Posted: 9:00 a.m. Thursday, Aug. 22, 2013
By Brandon Larrabee
A look at the players who will play a key role in the 2013 race for the SEC East
The enigma. When he was first recruited as a college quarterback, Zach Mettenberger seemed to be another talented quarterback heading to Athens to play football. Rivals rated him a four-star prospect, as did Scout; they both saw him as one of the top 15 QBs in the country. Then came the sexual battery charges that would have derailed most players' careers. For most college football fans, Mettenberger essentially disappeared when he was dismissed by Georgia and ended up playing for Butler Community College. After one season, he was back in the SEC as a quarterback for LSU, but was still relatively quiet, attempting just 11 passes in 2011.
The average quarterback. For all the mystery that Mettenberger brought with him to LSU last season, the fact is that he wasn't really a great quarterback. He wasn't bad, mind you; going 207-of-352 for 2,609 yards, 12 touchdowns and seven interceptions is serviceable for a quarterback in the defense- and run-heavy SEC West. But that put Mettenberger at 12th in the SEC in passing efficiency, behind Tyler Russell and Jeff Driskel, among others. In related news, LSU ranked ninth in the SEC in the number of sacks allowed, clocking in at 32 on the season, and 10th if you count on a per-game basis.
Time for a breakout season? There are reasons to believe that Mettenberger can be a good quarterback. A solid performance against Alabama last year produced a boomlet of suggestions that maybe Mettenberger had turned things around. That ended up being premature; after looking almost as good against Mississippi State the following week, Mettenberger would not approach his passer rating against the Tide in the last four games of the year. He bottomed out against Clemson with a with a 14-for-23 game that produced 120 yards, one touchdown and one interception -- but it's worth noting that he had six sacks in that game. It's also worth noting that Mettenberger had the fourth-best interception rate in the league in 2012. A little bit more accuracy and a slightly higher yards-per-attempt average -- neither of which are impossible given experience and better offensive line play -- and Mettenberger's efficiency numbers could see an appreciable upswing.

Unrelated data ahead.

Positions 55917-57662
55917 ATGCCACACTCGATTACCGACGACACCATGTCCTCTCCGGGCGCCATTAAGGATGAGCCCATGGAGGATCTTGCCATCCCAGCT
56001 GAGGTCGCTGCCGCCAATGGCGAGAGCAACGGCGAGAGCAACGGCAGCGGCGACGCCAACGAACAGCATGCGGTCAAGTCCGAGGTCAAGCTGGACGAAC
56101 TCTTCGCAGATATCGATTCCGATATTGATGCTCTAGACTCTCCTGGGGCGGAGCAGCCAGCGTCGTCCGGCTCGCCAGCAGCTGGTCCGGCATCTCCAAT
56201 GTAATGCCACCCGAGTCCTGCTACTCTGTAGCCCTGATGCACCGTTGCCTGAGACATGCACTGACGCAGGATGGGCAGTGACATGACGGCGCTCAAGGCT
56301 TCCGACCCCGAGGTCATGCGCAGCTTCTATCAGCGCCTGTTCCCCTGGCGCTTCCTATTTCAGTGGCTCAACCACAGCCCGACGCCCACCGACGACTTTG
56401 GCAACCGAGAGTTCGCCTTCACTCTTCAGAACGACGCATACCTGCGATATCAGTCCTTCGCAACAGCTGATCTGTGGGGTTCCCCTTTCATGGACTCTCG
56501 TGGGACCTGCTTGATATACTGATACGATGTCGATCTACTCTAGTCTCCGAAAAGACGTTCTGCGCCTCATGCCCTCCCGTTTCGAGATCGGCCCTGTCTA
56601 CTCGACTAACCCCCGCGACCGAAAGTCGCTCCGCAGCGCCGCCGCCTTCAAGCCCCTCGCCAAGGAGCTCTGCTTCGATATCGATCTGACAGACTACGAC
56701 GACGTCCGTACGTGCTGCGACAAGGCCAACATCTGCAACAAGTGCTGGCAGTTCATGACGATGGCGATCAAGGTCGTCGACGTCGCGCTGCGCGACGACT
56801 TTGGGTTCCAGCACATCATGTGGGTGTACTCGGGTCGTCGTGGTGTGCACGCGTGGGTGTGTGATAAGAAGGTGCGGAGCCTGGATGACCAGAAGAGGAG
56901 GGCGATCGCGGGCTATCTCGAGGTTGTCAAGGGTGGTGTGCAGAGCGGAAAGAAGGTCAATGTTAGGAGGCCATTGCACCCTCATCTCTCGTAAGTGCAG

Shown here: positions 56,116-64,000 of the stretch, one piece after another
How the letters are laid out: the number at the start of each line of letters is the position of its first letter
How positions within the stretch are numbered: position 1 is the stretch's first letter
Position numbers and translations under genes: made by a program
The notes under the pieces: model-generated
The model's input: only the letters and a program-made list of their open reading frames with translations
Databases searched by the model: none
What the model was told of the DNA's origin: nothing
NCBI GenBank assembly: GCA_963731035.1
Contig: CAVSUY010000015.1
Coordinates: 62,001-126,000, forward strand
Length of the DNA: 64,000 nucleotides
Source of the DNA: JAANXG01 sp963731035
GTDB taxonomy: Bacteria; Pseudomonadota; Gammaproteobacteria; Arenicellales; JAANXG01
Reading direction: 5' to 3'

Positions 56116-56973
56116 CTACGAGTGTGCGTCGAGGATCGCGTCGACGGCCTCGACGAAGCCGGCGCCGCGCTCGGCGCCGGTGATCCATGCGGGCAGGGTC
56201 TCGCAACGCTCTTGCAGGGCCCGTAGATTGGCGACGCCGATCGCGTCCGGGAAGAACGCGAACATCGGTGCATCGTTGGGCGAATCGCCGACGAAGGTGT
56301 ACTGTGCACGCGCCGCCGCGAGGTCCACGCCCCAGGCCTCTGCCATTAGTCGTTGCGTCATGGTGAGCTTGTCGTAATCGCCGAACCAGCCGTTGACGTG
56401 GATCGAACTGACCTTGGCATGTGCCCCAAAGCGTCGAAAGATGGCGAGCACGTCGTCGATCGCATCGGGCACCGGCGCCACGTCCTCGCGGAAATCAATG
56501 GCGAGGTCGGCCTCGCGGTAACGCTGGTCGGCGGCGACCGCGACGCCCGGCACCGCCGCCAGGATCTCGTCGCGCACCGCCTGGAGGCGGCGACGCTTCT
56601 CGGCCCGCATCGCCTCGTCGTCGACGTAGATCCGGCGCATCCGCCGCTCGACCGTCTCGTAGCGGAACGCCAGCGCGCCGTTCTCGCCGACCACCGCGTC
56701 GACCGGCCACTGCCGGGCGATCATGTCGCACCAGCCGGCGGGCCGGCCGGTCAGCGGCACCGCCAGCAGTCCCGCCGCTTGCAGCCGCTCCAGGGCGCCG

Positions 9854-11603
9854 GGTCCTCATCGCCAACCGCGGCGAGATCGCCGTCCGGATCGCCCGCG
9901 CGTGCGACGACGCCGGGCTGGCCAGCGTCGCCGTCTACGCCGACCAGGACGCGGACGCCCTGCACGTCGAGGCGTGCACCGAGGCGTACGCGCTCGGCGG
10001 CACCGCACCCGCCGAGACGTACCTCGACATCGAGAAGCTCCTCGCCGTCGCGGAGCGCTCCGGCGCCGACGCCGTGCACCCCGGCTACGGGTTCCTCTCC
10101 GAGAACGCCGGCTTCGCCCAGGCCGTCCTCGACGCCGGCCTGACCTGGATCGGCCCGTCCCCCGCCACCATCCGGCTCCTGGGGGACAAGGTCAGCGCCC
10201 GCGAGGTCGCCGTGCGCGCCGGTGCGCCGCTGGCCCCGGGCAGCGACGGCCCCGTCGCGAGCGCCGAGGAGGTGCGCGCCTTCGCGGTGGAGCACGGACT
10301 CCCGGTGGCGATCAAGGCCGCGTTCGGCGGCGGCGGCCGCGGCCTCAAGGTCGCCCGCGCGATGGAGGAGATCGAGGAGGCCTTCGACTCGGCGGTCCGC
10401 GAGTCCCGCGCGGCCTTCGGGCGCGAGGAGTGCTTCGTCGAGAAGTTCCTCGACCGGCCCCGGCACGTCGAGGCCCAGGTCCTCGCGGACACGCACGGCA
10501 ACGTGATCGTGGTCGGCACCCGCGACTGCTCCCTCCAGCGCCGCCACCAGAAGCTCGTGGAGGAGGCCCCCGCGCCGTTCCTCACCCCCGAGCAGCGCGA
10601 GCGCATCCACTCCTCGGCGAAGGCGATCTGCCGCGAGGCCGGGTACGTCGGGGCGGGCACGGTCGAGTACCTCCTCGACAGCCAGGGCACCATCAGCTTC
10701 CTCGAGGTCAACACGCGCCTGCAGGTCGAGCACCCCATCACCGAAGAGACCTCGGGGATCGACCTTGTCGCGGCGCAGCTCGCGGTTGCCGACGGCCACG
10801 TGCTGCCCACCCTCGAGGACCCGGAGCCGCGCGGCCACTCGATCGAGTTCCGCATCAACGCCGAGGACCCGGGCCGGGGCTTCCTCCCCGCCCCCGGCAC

In the final analysis. Part of this comes down to the question of how much the offensive line can improve. There are three returning starters by LSU's count, though depth could be a bit of an issue -- the Tigers rank 89th on Phil Steele's list of career starts on the offensive line, and the pre-camp two-deep included five sophomores or freshmen. If you go by the "can't get much worse" theory, then the protection should be at least as good and Mettenberger should be a bit better in his second year in the system. But if the offensive line improves dramatically, Mettenberger could have the kind of season fans have been waiting for ever since he went to Georgia. Mettenberger will be better in 2013, but how much better is still up in the air.